Medical adhesives and sealants that form in situ offer a minimally invasive alternative to the common surgical procedures such as suturing and stapling. These systems are based on either synthetic polymers, e.g. cyanoacrylates, or on proteins, such as collagen and fibrin. The main limitation of the synthetic adhesives is associated with their cytotoxicity, while allergic reactions and poor mechanical properties are major concerns when applying/developing protein sealants.
Herein, we propose an alternative class of biomolecules – glycosaminoglycans (GAGs) - as a main constituent of adhesives and sealants for biomedical applications. We expected that the high affinity of GAGs to different extracellular matrix (ECM) proteins will result in high adhesive strength when biosubstrates, e.g. biological tissues, are used.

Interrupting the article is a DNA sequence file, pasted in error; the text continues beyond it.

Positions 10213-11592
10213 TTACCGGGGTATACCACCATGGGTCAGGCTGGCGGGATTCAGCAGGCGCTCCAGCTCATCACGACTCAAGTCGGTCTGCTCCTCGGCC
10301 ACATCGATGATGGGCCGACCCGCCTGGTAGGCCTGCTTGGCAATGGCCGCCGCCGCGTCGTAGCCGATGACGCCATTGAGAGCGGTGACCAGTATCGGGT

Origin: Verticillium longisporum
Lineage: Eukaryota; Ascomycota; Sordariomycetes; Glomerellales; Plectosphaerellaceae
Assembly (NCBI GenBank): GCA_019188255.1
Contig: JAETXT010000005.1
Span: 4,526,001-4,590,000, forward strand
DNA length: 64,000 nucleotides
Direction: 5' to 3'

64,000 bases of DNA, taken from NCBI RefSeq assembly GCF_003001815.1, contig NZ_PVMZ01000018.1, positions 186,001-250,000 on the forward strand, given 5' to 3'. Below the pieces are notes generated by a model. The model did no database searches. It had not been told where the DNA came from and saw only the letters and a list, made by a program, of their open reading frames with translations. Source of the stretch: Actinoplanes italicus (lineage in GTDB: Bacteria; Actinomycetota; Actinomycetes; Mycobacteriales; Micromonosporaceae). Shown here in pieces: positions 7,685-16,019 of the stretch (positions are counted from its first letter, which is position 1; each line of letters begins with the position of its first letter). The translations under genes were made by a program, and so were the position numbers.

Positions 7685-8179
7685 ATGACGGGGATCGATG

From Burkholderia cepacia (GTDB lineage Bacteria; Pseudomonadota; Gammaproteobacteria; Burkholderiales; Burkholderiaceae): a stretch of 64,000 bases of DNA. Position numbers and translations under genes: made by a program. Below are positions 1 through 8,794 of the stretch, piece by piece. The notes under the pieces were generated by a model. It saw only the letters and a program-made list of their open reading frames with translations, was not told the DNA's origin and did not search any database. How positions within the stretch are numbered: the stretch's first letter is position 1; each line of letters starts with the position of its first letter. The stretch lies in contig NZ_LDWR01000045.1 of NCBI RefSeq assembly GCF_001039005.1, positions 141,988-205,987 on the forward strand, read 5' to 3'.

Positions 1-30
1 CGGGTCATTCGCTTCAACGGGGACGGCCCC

We tested three GAGs – heparin (HEP), chondroitin sulfate (CS), and hyaluronic acid (HA) that differ by their charge (largely dependent on sulfation degree) and specificity towards different ECM proteins. Because GAGs are water soluble, we applied them as polyelectrolyte complexes with poly-L-lysine (PLL). The weight ratio of PLL/GAG that is optimal for the formation of stable complexes was determined for each system by zeta-potential measurements and titration assays; the PLL/HEP, PLL/CS, and PLL/HA complexes were prepared using 1.47:1, 1.10:1, and 1.13:1 weight ratios, respectively. The complexes were isolated (centrifugation at 14000g for 30 min at 37 ºC) and applied on the surface of two polystyrene substrates (12.7×6.35 mm2). After drying, the lap shear strength in air for PLL/HEP, PLL/CS and PLL/HA was 897.4±283.19 kPa, 840.5±40.30 kPa, and 579.3±67.86 kPa, respectively. The higher lap shear strength of PLL/HEP and PLL/CS was attributed to the higher charge density of these GAGs: they are strong polyelectrolytes and form more rigid polyelectrolyte complexes (PECs) than HA, which is a weak polyelectrolyte that forms loose, highly hydrated PECs. Upon drying, PLL/GAG PECs retain solely their solid fraction which is lower in the case of PLL/HA glues. When tested in their hydrated state, PLL/HEP and PLL/HA PECs do not retain their adhesiveness, whereas surprisingly PLL/CS show tacky properties that keep the surfaces sticking together. In the future, we envisage that the measurement of viscoelastic properties and assays with biosimulated substrates will validate PLL/GAG PECs as sealants and adhesives for soft tissues in biological environments, such as skin, cartilage, and cardiac valves.